However, Israeli Law entails an interesting path, when it comes to the liability of online dating sites.
Social networks and other intermediaries are held not liable for third party’s behaviour in Israeli courts, at least so far. However, the Israeli courts reached a different outcome in the past, when it came to dating sites. Two precedents under Israeli case law, one by the Supreme Court, Dobidsky v. Shapira and one at a lower court Barnotabskia v. DoubleTech, held Israeli online dating sites responsible for not removing an impersonating profile, and paid compensation to the damaged individual. One of them even went further to hold that the ‘duty of care’ consists of filtering mechanisms prior to the activation of a profile.
Those precedents were criticized, and with good arguments. Such a ‘duty of care’ requires monitoring of users’ behaviour, and so violates their privacy. We can assume sensitive information, e.g. sexual orientation and preferences is exposed on chats in such sites. More so, liability regimes create ‘barrier to entry’ the market, prevent competition thus forming a market with few companies, which monopolise our data and gain greater expertise and powers.
In the US, the international largest LSBT community dating app Grind was held not liable for these reasons. Even though the circumstances of the case were extreme - fake accounts sent more than 1000 men to the doorstep of an innocent by stander, with sexual and violent ‘offers’ during several years.
The U.S. approach comes at great costs as it leaves many innocent men and (mostly) women at bay, helpless in the face of such harassments. There are US scholars who propose legislation that would better protect individuals while minimizing its negative effects. Most of such proposals focus on due process and response time to users’ reports on harmful behaviour.
Other countries reach different conclusions. In Brazil for example, the court of appeals of the state of Rio de Janeiro found Facebook to be negligent after leaving a plaintiff helpless in the face of harassments caused by an impersonating profile. Facebook had to compensate the plaintiff and pay 55,000 BRL.
Representing these victims, the clinic argue that once notified of a fake profile, online dating sites have ‘duty of care’ to make reasonable efforts to detect, delete and prevent third parties from reactivate fake profiles in reasonable time. Acts and omissions that do not meet the appropriate duty of care, would be considered negligent behaviour under Israeli Law.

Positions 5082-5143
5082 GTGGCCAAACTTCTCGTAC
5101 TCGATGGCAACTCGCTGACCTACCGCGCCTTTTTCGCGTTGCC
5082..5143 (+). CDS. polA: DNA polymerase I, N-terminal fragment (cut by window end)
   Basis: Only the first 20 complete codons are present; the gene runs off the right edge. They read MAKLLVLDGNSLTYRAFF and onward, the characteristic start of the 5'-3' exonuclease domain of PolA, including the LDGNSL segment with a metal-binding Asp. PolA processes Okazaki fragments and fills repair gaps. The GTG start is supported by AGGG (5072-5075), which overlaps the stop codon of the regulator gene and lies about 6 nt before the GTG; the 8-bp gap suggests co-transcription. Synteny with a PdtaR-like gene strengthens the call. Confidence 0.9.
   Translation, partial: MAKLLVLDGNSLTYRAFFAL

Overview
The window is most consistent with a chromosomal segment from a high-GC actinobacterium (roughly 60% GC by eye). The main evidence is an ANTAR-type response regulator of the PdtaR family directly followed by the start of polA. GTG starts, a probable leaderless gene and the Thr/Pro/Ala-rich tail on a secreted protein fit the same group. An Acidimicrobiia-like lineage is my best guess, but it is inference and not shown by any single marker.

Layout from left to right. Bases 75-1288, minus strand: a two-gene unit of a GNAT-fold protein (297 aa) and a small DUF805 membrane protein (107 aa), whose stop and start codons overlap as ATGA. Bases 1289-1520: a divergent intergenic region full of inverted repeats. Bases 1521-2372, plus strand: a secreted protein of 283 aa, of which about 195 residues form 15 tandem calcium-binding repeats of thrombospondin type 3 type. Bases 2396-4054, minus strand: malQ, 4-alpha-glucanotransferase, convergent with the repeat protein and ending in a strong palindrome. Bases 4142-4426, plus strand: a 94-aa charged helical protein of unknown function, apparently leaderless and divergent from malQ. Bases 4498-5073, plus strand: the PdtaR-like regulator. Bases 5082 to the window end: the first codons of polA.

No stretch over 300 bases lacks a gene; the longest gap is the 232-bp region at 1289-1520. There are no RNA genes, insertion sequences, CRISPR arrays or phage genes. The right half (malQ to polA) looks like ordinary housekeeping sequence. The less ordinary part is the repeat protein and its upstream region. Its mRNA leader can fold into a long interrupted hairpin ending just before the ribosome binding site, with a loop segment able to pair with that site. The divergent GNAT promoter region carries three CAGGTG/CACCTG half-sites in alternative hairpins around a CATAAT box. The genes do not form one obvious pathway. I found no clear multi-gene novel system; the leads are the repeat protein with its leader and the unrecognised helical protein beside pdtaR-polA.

Our experience show that legal arguments are not enough. By the time we received any response from a site, which was usually delayed, generic and unhelpful, our clients unfortunately chose not to proceed with the legal procedure. They feared social stigma and emotional difficulties, and some lacked the funds to seek such a legal endeavour. Similar thing happened with an Israeli dating site.
Lately though, it seems as if public debate succeeded in making a difference. “Okcupid”, a major international dating site, has succeeded to detect and block harmful profiles of our latest client. In their response, they state that :
“In addition, OkCupid is taking preventative steps to try to reduce the possibility that further accounts are created with her information. Examples of these measures include permanently banning the email address used to set up the account, as well as proactive monitoring to ban accounts created with the same mobile ID or photos used on the reported (“XXX”) account.
Furthermore, OkCupid recently began SMS verification, and will continue to monitor any accounts using the same IP address so that any account created by the same user can be banned.”
We hope such a response is a first example of dating sites reacting to public demands, and many are to follow. But, it is too soon to tell.
Aside from that one reply, our experience demonstrates that the U.S current approach of No liability can be destructive to our society, as it leaves us exposed and helpless confronting such a behaviour. The main question remains - what should be considered as ‘appropriate measures’ to fulfil the dating sites duty of care? I believe the clinic experience offers some insights for that:
First, the barriers preventing individuals from protecting their rights in the online dating environment are significant, as fear of social stigma and intimate reputation is at stake. We might overestimate the chilling effect such a liability regime would have on innovation.
Second, unlike other intermediaries like social media, there is very limited exercise of freedom of speech if any on dating sites, as they are not used as a platform for public debate. The speech is directed to other users privately. This might justify a different balance from other intermediaries, when it comes to liability laws.
However, users' privacy is still a concern when we contemplate enforcing detection or even monitoring mechanisms in such sites. Here we should turn to technical experts – what are the technical solutions that can preserve mostly privacy and at the same time offer remedies to victims?
Third, liability laws can be of little help to victims due to the international scale of the behaviour. Criminal remedies to such offences should be given higher priority. International legal arrangements should be made to facilitate criminal investigation in such cases, as any investigation usually involves at least another legal system. Legal arrangement facilitating civil law procedures should also be made, lowering the barriers preventing victims from protecting their rights.
** This post is based on a letter that was written with the help of the students in the Legal clinic on Human Rights in Cyberspace of the Hebrew University of Jerusalem, Coral Ben Avi, Anita Agronov, Roy Weitz, Shachar Avraham and Yarden Adas.